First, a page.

Why hospitals never have enough nurses

Prasad’s Law:

Medical goods and services that concentrate wealth can be paid for; medical goods and services that disperse wealth are “unaffordable.”

Source: naked capitalism

Prescribing more drugs or scheduling more doctor’s appointments means more revenue.  Hiring more nurses does not.  Click on this link for a discussion of what this means.

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One Response to “Why hospitals never have enough nurses”

  1. Vincent Says:

    It’s a neat theory and plausible in the context of the US medical system.

    But here in the UK, where the NHS is funded from taxation and free at the point of service, one notices the same thing – shortage of nurses, doctors & funded social care.

    It’s true that the medications come from capitalist sources. I’m dependent on a daily dose of Ibrutinib to stay alive. Its cost to the NHS is equivalent to the salary of a senior nurse.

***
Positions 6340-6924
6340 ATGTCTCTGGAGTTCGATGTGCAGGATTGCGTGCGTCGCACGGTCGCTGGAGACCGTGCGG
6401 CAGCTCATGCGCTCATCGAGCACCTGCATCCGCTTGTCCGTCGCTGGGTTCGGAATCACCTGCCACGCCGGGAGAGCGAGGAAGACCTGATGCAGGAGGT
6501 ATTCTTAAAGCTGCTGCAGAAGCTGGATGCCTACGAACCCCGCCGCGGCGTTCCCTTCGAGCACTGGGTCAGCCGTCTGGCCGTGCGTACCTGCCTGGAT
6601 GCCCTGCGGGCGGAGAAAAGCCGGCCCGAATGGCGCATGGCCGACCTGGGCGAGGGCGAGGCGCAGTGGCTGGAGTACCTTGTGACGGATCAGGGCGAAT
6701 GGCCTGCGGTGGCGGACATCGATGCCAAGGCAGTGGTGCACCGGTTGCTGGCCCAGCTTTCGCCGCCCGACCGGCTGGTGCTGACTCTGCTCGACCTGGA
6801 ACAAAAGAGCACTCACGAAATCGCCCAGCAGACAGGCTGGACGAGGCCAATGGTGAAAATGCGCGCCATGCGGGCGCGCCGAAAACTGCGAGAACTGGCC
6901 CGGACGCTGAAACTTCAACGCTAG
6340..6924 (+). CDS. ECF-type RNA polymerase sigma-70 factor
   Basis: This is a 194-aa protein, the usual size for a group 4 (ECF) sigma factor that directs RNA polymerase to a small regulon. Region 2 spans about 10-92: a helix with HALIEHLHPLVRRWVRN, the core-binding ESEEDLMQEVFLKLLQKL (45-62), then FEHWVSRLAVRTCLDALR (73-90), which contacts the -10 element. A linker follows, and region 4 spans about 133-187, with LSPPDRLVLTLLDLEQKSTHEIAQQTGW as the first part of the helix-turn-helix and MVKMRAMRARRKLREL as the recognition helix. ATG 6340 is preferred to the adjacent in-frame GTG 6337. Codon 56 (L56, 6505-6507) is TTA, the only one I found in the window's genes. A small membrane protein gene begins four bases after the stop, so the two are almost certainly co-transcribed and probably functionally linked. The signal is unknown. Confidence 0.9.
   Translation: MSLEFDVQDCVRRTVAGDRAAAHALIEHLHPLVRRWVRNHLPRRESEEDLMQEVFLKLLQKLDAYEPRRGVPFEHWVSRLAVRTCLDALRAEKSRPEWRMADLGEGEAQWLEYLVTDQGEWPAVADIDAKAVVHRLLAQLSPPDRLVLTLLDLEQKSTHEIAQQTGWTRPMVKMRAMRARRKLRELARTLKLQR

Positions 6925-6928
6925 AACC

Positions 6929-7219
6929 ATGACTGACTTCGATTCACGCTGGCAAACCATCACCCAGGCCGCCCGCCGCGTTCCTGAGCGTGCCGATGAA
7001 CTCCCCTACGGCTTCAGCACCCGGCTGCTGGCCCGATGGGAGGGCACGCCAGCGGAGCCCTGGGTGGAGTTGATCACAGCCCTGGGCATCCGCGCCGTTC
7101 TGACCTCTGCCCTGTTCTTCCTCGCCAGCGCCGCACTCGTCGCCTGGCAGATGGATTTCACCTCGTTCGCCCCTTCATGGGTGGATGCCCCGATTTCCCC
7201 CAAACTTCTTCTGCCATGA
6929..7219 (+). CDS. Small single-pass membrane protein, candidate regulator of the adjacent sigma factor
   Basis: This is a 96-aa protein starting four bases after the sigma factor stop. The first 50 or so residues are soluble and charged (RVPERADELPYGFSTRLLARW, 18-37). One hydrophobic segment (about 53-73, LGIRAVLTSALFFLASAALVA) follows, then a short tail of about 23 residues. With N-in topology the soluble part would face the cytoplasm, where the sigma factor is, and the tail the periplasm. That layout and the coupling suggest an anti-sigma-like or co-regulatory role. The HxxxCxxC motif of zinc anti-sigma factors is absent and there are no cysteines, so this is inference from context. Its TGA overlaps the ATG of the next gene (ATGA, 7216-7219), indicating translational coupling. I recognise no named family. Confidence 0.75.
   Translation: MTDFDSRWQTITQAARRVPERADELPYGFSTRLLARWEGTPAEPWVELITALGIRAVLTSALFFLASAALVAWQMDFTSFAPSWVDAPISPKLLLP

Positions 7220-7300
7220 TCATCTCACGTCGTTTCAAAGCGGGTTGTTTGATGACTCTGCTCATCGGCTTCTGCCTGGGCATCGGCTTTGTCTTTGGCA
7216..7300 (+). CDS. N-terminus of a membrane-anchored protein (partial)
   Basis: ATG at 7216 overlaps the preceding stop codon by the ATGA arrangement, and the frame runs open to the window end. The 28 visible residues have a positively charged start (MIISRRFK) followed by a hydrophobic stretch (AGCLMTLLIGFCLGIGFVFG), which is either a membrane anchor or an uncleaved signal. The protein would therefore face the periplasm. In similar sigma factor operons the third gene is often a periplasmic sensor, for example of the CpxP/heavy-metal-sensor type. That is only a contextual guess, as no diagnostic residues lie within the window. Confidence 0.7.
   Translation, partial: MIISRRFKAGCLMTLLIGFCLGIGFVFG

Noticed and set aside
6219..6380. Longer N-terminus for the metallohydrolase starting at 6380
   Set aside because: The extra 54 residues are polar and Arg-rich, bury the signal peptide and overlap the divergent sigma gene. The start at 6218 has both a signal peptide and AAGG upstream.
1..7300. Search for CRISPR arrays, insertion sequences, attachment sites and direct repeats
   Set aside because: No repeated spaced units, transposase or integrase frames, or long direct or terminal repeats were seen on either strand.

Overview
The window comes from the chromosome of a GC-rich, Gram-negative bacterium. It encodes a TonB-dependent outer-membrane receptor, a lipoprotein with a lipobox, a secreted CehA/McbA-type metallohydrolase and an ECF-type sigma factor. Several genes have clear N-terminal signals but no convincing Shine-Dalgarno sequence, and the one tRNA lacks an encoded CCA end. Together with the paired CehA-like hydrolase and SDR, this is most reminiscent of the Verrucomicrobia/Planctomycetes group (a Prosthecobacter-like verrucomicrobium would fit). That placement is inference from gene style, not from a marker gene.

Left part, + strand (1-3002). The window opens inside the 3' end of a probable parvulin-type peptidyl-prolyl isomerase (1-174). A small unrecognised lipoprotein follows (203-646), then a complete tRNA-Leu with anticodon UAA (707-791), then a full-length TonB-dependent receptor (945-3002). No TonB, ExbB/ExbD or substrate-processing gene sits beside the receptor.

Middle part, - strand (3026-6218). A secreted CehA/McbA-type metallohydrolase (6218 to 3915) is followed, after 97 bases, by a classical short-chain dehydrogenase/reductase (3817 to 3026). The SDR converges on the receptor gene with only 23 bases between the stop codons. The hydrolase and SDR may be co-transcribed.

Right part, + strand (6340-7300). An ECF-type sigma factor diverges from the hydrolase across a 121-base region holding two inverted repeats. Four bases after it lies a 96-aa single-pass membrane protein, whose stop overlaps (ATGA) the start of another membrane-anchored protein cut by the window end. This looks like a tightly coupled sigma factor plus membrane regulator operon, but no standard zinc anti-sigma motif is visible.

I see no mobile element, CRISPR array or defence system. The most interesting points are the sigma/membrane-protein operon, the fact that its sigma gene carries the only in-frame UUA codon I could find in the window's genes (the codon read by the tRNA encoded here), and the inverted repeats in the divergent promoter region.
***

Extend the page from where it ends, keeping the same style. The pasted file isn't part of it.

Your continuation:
So I’m personally grateful that a capitalist pharma Janssen can with complete certainty supply the drug as required for the rest of my life.

    To recruit, train & retain professional staff, with accurate prediction of future need, is another thing entirely. You can’t just fill out a form. The pressures limiting supply of those staff are many and varied, apart from money.

    Furthermore, the overall NHS budget is determined by government. It’s a political football, fiercely fought by the competing parties in the last couple of days before our General Election.

    A thought-provoking article though, thanks!


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